Res Ipsa Loquitur:
...the latter I reminded the biased reporter asking questions about the LA Times circulation numbers last week, and how the LAT has argely become irrelevant in a city where half the people are functionally illiterate. Their op-ed pages advocate a kamikaze mission for the LAT: support policy which effectively eliminates engish-speakers.
Here are the none-too-pretty numbers:
Read on »
Some local reaction to that media-company purchase you may have read about.
Who would have ever thought, during the Chandler era, that the L.A. Times would one day be owned by the son of Jewish immigrants from Poland, and a strong philanthropic backer of both Israel and the Israeli support association in the U.S., AIPAC? Such facts should certainly have been mentioned in the extensive Los Angeles Times and New York Times coverage this morning, but weren't.
I wonder if this will have any effect on the LAT's naked anti-Israel, pro-Palestine bias in its reporting and opinion?
Talking to LA Times staff today, I'm hearing similar responses to the Zell/Trib deal: "Horrifying". "Scary". "My resume is out". "My resume isn't out because I don't want to leave L.A." As a senior editor told me, "You can argue it both ways. People say, well, anything's better than what we've got now. Then there are others who say, wrong, wrong wrong, because things can always get worse." So it's with a long sigh that, based on my reporting today, I come to this conclusion: the deal is wonderful for the Chicago billionaire and media managers, and terrible for the 20,000 Trib grunts suddenly at risk because of the Employee Stock Ownership Plan.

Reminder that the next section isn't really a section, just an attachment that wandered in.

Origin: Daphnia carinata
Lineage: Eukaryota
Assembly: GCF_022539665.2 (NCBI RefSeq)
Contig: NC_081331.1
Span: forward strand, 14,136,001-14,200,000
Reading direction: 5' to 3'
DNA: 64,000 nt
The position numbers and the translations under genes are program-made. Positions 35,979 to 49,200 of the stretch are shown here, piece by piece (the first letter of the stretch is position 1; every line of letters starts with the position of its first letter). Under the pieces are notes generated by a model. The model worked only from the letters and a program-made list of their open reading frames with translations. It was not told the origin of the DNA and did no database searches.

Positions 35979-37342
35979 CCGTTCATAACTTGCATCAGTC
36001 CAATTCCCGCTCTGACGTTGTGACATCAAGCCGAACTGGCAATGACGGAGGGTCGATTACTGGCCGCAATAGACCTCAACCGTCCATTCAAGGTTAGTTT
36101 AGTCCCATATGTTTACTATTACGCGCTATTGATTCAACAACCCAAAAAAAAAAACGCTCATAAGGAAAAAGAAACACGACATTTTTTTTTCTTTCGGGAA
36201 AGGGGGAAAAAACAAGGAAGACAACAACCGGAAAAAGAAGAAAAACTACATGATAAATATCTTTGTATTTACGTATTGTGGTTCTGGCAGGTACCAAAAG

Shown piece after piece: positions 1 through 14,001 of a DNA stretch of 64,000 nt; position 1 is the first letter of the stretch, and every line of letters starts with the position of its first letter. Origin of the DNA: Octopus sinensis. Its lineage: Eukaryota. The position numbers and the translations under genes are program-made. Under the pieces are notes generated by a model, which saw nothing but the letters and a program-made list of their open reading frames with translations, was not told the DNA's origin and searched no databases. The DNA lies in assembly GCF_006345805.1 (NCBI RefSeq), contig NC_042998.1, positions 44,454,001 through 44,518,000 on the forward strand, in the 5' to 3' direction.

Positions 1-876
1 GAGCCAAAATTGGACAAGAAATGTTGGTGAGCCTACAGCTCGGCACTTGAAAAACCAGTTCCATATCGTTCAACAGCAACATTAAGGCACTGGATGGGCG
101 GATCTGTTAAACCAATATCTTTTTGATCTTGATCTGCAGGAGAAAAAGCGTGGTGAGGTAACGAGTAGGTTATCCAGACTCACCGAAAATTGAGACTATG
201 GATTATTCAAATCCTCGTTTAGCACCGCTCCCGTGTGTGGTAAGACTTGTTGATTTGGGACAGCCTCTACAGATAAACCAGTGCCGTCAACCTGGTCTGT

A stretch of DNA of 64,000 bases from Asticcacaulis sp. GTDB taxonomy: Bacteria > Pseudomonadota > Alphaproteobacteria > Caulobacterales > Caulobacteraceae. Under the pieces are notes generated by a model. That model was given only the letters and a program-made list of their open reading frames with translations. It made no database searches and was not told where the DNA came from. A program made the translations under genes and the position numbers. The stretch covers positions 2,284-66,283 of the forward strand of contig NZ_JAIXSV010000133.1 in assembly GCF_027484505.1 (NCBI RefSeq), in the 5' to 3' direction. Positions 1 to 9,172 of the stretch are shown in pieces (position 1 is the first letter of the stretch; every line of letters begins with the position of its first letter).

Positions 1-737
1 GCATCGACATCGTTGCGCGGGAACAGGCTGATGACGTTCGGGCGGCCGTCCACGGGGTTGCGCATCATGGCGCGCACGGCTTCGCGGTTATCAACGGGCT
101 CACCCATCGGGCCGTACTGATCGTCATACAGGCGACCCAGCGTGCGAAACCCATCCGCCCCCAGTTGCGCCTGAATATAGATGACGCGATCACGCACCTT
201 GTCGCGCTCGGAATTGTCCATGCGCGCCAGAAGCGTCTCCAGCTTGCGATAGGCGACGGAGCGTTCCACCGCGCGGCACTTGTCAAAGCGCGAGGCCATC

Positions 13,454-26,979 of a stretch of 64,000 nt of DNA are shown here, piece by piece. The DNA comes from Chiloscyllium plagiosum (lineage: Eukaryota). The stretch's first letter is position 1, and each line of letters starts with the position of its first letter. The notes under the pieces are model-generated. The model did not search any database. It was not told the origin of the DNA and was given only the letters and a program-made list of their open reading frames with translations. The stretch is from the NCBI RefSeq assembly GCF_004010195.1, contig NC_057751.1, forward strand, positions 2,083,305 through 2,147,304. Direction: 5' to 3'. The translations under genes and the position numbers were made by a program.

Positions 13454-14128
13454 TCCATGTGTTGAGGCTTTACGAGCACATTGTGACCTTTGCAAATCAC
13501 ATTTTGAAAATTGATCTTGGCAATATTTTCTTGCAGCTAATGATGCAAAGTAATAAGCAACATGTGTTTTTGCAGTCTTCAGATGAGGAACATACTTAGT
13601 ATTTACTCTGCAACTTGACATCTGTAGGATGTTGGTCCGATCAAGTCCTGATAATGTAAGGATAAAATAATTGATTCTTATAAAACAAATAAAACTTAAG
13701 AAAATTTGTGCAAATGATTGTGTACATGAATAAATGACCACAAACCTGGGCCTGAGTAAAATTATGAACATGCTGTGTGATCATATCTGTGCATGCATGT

Watch Out Zell! The giant newspaper you are buying is in the grip of a perverse cult! ... A rare Kausfiles Special report.
Emphases his, as always.
The Times is bleeding. Cost cutting alone isn't going to save it. The product must be reinvented. [Asking Donald Rumsfeld to edit Current] may have been a crazy idea, but at least somebody was thinking outside the box and trying to save the paper.
Our hometown newspaper, once a source of either pride or rage, and now a source of disinterest or confusion, has a new owner, conservative Real Estate financier Sam Zell. Is Zell the man to restore the Times to prominence, relevancy, and respect? Clearly not, he has zero experience with journalism, no roots in Los Angeles, and no driving mission to restore the paper. Furthermore, his motives in buying the paper are murky, and private ownership doesn’t mean much to a newspaper if the private owner is a. not local and b. not a newspaperman.